In our paper at the AGI-20 conference, Andres Suarez and I gave some prototype results from our work using BERT (an earlier transformer neural net model for predicting language) to guide a symbolic grammar rule learner. These simple results also don't get us to AGI, but I believe they embody some key aspects that aren't there in GPT3 or similar networks -- the explicit manipulation of abstractions, coupled appropriately with a scalable probabilistic model of large volumes of concrete data. In our prototype hybrid architecture there is a cognitively sensible grounding and inheritance relationship between abstract linguistic patterns and concrete linguistic patterns. This sort of grounding is what's there in the way human minds mix up abstract grammatical patterns with low-level experience-specific linguistic patterns, and it's a substantial part of what's missing in GPT3.
Toward AGI via Scale or Innovation (or Both?)
Taking a step back and reflecting on the strengths and weaknesses of the GPT3 approach, one has to wonder why this is such an interesting region of AI space to be throwing so many resources into.
To put it a little differently: Out of all the possible approaches to building better and smarter AI systems, why do we as a society want to be putting so much emphasis on approaches that … can only be pursued with full force by a handful of huge tech companies? Why do we want the brainpower of the global AI R&D community to get turned toward AI approaches that require exponential increases in compute power to yield linear improvements? Could this be somehow to the differential economic advantage of those who own the biggest server farms and have the largest concentration of engineers capable of customizing AI systems for them?
Given all the ridiculous wastes of resources in modern society, it’s hard to get too outraged at the funds spent on GPT3, which is for all its egregious weaknesses an amazingly cool achievement. However, if one focuses on the fairly limited pool of resources currently being spent on advanced AI systems without direct commercial application, one wonders whether we’d be better off to focus more of this pool on fundamental innovations in representation, architecture, learning, creativity, empathy and human-computer interaction, rather than on scaling up transformers bigger and bigger.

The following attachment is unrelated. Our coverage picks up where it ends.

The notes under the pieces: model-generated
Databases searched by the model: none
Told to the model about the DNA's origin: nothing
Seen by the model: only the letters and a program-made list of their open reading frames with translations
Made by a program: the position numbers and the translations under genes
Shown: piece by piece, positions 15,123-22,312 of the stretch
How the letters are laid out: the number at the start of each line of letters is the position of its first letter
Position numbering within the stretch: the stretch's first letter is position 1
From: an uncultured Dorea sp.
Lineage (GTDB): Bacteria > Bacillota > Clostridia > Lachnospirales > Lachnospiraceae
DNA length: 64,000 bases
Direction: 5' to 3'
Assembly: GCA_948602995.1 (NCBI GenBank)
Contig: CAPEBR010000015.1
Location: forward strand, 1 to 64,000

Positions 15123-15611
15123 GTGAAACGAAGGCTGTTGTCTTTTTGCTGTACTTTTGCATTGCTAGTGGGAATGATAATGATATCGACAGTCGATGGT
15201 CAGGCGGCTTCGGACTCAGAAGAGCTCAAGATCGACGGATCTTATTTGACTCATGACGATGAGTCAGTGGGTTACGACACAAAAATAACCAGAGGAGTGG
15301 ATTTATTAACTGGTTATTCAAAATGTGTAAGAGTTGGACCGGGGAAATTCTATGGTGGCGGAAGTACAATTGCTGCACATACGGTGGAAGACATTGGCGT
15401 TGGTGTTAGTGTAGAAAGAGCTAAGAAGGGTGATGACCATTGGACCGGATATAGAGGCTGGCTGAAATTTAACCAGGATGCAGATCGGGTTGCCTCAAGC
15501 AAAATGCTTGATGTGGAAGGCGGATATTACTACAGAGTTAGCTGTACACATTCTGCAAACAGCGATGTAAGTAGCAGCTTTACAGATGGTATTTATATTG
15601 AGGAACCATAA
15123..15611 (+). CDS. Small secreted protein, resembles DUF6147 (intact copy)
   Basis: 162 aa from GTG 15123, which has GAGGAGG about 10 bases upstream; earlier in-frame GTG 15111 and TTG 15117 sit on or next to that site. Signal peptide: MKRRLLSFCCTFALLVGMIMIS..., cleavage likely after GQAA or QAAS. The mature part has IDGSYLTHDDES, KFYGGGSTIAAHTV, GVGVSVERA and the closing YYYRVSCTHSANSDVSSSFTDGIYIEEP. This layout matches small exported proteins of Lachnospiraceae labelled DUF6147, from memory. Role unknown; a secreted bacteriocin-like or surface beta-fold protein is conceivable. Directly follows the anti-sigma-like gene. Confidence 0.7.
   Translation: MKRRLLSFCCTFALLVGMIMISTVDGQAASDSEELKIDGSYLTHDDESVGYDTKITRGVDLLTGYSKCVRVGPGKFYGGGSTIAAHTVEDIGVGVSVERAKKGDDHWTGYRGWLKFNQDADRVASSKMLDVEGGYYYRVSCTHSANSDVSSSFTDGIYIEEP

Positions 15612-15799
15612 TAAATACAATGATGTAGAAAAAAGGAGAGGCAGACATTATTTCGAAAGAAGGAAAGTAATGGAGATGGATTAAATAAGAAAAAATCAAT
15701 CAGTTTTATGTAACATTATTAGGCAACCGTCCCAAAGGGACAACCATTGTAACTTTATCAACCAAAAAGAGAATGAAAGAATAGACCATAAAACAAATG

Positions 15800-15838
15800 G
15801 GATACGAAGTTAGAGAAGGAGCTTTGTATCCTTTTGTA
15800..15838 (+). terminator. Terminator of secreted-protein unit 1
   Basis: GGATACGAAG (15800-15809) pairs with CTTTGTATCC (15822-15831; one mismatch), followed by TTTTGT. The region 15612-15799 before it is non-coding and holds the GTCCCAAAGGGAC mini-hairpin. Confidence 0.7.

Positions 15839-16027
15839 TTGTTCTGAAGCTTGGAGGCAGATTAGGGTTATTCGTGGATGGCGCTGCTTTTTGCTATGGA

OpenAI has generally been associated with the view that fundamental advances toward AGI can be made by taking existing algorithms and scaling them up on bigger and bigger hardware and more and more data. I don’t think GPT3 supports this perspective; rather the opposite. Possibly GPT3 can be an interesting resource for an AGI system to use in accelerating its learning, but the direct implications for GPT3 regarding AGI are mostly negative in valence. GPT3 reinforces the obvious lesson that just adding a massive number of parameters to a system with no fundamental capability for understanding … will yield a system that can do some additional cool tricks, but still has no fundamental capability for understanding.
It's easy to see where the OpenAI founders would get the idea that scale is the ultimate key to AI. In recent years we have seen a variety of neural net algorithms that have been around for decades suddenly accomplish amazing things, mostly just by being run on more and faster processors with more RAM. But for every given class of algorithms, increasing scale reaches a point of diminishing returns. GPT3 may well not yet represent the point of diminishing returns for GPT type architectures, in terms of performance on some linguistics tasks. But I believe it is well past the point of diminishing returns in terms of squeezing bits and pieces of fundamental understanding out of transformer neural nets.
The viable paths to robust AGI and profoundly beneficial AI systems lie in wholly different directions than systems like GPT3 that use tremendous compute power to compensate for their inability to learn appropriate abstractions and ground them in concrete examples. AGI will require systems capable of robust symbol grounding, of understanding what the program code it generates does in specific cases, of doing mathematical computations far beyond the examples it has seen, of treating words with rich non-linguistic referents differently from nonsense coinages.
These systems may end up requiring massive compute resources as well in order to achieve powerful AGI, but they will use these resources very differently from GPT3 and its ilk. And the creativity needed to evolve such systems may well emerge from research involving a decentralized R&D community working on a variety of more compact Ai systems, rather than pushing as fast as possible toward the most aggressive possible use of big money and big compute.